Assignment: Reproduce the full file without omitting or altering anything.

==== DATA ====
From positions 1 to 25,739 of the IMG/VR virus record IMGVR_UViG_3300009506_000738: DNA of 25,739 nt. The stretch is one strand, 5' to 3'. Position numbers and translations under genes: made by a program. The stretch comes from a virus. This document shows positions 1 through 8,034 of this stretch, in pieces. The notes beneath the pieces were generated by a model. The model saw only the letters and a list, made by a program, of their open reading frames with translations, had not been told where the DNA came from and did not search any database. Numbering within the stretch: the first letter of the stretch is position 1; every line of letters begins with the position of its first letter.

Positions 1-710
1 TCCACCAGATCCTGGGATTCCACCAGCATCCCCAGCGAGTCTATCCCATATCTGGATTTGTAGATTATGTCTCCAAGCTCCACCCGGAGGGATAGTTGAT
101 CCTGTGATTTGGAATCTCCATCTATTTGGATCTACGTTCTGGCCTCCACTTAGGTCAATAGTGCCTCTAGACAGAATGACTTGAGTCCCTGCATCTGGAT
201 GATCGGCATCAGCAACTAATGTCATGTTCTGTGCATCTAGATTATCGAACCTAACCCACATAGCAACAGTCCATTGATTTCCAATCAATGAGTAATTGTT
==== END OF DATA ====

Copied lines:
From positions 1 to 25,739 of the IMG/VR virus record IMGVR_UViG_3300009506_000738: DNA of 25,739 nt. The stretch is one strand, 5' to 3'. Position numbers and translations under genes: made by a program. The stretch comes from a virus. This document shows positions 1 through 8,034 of this stretch, in pieces. The notes beneath the pieces were generated by a model. The model saw only the letters and a list, made by a program, of their open reading frames with translations, had not been told where the DNA came from and did not search any database. Numbering within the stretch: the first letter of the stretch is position 1; every line of letters begins with the position of its first letter.

Positions 1-710
1 TCCACCAGATCCTGGGATTCCACCAGCATCCCCAGCGAGTCTATCCCATATCTGGATTTGTAGATTATGTCTCCAAGCTCCACCCGGAGGGATAGTTGAT
101 CCTGTGATTTGGAATCTCCATCTATTTGGATCTACGTTCTGGCCTCCACTTAGGTCAATAGTGCCTCTAGACAGAATGACTTGAGTCCCTGCATCTGGAT
201 GATCGGCATCAGCAACTAATGTCATGTTCTGTGCATCTAGATTATCGAACCTAACCCACATAGCAACAGTCCATTGATTTCCAATCAATGAGTAATTGTT